This is where I discuss the OH MY GOD!  What’s wrong with your faaace?!?  Ahem, this is where I talk about the rotting revenants who (usually) serve as the primary antagonists of the film.  If it weren’t for those lovable, re-animated pus-bags, it wouldn’t very well be a zombie film, now would it?  As mentioned above, the work was attacked by film critics of the time as being wantonly gruesome, and while it is indeed true that this movie helped bring about an era of “splatter films,” it is certainly quite tame by today’s standards.   In fact, the poor sap you see here may not even be one of the ghouls at all, simply a farmhouse owner who met an unknown but gruesome end before the beginning of the film.

While the “raccoon eyes” and mortician’s wax may not be frightening anymore, one must realize that, until NOTLD, zombies were only imagined on film in their more traditional sense of being the slaves of a Voodoo witch doctor, controlled by potions and black magic to do his bidding.  Standing at the head of such early zombie films are, of course, Victor Halperin’s White Zombie (1932), its sequel, Revolt of the Zombies (1936), and I Walked with a Zombie (Jacques Tourneur, 1943).  It was Romero however, who blended the idea of ghouls with Matheson’s vampire-like creatures and developed the flesh-eating resurrected corpses (the word “zombie” is never used in the film) that have come to be called zombies today.  The head-shot rule was likely first introduced here, and the image of shambling, slow-moving dead remains the standard for the genre, in spite of the recent deluge of films starring the so-called “sprinter zombies” (popularized by the 2004 remake of Dawn of the Dead).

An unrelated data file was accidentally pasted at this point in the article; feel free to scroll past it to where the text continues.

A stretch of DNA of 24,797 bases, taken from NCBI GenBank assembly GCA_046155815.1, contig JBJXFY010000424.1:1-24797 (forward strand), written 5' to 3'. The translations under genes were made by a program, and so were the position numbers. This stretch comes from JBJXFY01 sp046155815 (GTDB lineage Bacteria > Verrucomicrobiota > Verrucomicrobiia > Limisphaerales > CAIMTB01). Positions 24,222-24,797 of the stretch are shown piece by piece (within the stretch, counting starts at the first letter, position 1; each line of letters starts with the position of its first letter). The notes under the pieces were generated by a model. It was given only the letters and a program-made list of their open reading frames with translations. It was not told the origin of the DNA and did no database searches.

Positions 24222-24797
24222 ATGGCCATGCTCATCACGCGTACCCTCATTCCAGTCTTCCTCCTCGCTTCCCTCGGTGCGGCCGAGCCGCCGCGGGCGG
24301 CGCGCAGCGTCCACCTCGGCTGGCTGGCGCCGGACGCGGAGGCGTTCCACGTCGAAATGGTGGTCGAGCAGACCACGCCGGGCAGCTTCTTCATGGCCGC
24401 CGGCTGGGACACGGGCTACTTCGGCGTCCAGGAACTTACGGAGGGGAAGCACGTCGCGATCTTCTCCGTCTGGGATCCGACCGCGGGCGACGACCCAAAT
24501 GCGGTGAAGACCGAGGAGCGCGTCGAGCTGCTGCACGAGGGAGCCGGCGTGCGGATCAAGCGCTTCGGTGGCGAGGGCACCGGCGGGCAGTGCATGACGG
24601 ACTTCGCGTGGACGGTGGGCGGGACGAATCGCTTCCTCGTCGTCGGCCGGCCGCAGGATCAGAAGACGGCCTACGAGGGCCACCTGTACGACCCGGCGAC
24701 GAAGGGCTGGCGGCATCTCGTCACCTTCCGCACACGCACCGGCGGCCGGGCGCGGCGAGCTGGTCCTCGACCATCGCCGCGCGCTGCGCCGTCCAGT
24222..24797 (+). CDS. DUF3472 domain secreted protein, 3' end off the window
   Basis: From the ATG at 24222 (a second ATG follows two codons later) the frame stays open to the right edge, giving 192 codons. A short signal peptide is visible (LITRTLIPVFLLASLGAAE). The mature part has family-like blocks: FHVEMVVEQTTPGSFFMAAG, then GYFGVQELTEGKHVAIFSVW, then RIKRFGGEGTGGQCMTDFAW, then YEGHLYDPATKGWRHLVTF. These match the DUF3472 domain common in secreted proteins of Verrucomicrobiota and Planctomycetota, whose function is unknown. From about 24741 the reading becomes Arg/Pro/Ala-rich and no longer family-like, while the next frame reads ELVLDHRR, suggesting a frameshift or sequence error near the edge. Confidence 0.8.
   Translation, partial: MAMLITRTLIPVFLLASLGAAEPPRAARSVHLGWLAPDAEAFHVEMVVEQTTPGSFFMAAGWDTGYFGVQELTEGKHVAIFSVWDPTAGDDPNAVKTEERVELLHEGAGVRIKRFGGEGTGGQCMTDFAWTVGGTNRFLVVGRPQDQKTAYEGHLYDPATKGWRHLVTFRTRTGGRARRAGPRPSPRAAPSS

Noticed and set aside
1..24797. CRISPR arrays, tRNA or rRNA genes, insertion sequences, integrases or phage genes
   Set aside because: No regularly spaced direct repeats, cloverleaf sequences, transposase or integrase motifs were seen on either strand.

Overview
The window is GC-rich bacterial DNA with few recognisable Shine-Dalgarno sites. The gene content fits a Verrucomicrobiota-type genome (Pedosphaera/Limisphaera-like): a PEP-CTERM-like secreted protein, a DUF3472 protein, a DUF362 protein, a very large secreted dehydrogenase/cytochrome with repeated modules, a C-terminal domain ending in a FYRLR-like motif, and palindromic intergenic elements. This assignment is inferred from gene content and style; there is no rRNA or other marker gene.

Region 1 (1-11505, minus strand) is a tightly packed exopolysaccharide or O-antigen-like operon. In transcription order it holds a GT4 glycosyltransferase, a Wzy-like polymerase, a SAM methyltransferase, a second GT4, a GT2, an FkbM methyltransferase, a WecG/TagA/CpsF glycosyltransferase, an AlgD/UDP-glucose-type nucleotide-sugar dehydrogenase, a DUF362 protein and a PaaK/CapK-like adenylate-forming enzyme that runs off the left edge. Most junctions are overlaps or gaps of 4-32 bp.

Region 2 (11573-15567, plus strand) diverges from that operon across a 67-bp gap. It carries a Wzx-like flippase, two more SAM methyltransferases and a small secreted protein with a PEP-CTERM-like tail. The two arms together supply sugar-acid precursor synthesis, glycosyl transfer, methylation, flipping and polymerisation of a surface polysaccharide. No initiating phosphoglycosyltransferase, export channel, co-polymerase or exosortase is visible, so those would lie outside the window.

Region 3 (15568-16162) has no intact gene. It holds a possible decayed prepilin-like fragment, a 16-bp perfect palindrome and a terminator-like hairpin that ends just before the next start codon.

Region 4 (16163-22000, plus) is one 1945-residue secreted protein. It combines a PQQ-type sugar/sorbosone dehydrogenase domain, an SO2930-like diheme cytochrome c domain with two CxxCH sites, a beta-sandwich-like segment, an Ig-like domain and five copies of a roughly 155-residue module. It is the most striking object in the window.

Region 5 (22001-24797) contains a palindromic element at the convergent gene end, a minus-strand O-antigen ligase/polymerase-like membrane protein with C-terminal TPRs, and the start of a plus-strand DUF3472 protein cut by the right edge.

In conclusion, all I have to say is that, if you haven’t already (or even if you have), go out and see this film.  You won’t regret it.  Thanks to some copyright blunders it’s public domain, kiddies, so you don’t have any excuse.  Check it out on YouTube below.  They’re coming to get you, Barbra…